[NEW YORK] Job-hunting teenagers in cities across the United States face the third bleak summer in a row. They must compete for scarce slots in scaled-back government work programmes and against adults forced into low-paying positions by the unemployment crisis.
The harsh summer job market for teens is compounded by this: The country has recovered only half the jobs lost from December 2007 through June 2009, the worst recession in 70 years.
Teens - often the last hired and first fired - suffered the toughest summers on the job front since World War II in 2010 and 2011. This summer, the outlook is chilly - again.
In April, the US unemployment rate for 16- to 19-year-olds was 24.9 per cent - and much higher in some metropolitan areas.
Los Angeles - with the help of federal stimulus money - created around 15,000 summer jobs for teenagers in 2009 and 2010. But as the federal programme ended, that was slashed to about 6,000 in 2011. It will not rise this year.
It's a similar story in other major cities. New York City had 52,000 summer jobs for teens in 2009. Now the programme is half that size. It has five applicants for every job.
Boston hopes to get funds and private-sector placements to raise this summer's teen job program to 10,000 slots, up from 8,800 in 2011, said Conny Doty, director of the Mayor's Office of Jobs and Community Services.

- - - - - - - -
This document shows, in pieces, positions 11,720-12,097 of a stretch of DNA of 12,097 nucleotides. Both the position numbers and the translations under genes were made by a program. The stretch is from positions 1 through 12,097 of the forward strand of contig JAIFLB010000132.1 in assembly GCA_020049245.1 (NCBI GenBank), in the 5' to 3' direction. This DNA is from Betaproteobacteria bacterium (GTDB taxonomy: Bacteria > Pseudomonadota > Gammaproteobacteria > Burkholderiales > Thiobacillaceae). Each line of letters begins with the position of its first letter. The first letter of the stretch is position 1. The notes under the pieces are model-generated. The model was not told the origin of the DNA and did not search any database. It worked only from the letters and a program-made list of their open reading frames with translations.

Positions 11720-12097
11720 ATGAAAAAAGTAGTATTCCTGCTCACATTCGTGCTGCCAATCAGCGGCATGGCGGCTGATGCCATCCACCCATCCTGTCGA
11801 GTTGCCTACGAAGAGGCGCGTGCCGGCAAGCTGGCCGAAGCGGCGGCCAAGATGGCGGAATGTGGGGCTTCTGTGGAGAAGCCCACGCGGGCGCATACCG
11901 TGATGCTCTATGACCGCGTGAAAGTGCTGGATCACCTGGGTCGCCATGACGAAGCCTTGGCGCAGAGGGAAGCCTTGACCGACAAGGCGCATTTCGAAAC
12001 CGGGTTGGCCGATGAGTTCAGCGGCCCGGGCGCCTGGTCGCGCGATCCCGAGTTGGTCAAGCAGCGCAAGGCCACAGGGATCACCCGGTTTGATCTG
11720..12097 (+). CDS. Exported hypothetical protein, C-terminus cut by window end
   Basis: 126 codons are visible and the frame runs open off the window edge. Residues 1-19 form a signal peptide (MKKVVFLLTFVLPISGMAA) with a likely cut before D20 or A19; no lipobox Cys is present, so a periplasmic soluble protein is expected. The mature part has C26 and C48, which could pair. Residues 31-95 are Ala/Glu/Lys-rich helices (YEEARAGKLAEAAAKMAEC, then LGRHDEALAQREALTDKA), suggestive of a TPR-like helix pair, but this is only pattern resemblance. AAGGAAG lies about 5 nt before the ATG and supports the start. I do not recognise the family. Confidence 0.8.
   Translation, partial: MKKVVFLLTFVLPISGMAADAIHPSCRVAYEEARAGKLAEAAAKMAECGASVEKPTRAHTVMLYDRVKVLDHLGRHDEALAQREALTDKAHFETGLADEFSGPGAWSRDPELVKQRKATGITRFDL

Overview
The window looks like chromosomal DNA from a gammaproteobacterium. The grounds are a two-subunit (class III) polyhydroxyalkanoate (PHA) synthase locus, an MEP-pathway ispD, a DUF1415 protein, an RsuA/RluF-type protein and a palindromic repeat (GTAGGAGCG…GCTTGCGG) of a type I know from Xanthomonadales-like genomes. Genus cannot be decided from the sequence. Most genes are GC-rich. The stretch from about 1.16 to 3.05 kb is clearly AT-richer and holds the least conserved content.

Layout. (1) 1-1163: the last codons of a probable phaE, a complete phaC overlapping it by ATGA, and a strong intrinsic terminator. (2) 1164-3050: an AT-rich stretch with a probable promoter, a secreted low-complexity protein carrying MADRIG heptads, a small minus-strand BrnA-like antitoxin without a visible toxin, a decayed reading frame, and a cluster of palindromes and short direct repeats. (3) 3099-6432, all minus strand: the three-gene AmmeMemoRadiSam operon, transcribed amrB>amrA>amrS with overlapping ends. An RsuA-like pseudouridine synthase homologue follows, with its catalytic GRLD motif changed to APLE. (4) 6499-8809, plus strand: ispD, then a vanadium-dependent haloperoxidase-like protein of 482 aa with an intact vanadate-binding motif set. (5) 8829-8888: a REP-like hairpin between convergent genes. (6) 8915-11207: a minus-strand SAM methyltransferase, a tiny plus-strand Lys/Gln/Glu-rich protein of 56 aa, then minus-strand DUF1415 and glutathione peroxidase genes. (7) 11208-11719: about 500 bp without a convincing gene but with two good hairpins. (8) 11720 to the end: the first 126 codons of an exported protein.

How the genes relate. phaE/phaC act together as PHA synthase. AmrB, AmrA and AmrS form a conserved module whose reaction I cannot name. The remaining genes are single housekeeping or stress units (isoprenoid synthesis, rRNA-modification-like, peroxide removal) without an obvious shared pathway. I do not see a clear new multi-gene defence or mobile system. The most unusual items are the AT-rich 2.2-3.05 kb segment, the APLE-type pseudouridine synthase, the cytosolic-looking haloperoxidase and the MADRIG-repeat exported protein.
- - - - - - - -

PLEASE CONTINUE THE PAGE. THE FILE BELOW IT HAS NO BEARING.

The Obama administration's stimulus funding helped support more than 370,000 summer youth jobs in 2009 and 2010. But last autumn, a divided Congress failed to enact another jobs measure, which included US$1.5 billion for summer and year-round jobs for low-income teenagers and young adults.
Federal officials are trying to persuade the private sector to fill some of the void to take the edge off the soaring national unemployment rate for teenagers.
Brandon Hutchinson, 17, in line with about 200 other teens waiting to register for New York City's summer job programme, said he has made it through the job lottery two out of the three times he applied. In the lottery, though, not all who are called are chosen. To land a summer job, each teen must bring documents showing proof of identity and family income.
Some economists say the lack of job opportunities could push some urban teens to permanently disconnect from the workforce. "If you're a lower-income person, the income might be pretty valuable. If it does keep you out of trouble, that's valuable because once young people are incarcerated, they are scarred for life," said Harry Holzer, a professor at Georgetown University's Public Policy Institute.
The poorest Americans bear the brunt of the teen job crisis. Only one of every five teenagers whose family had income below US$20,000 a year was hired last summer, a report by Northeastern University's Center for Labour Market Studies found.
In contrast, teen employment was 41 per cent for those with family incomes of US$100,000 to US$150,000 a year. -Reuters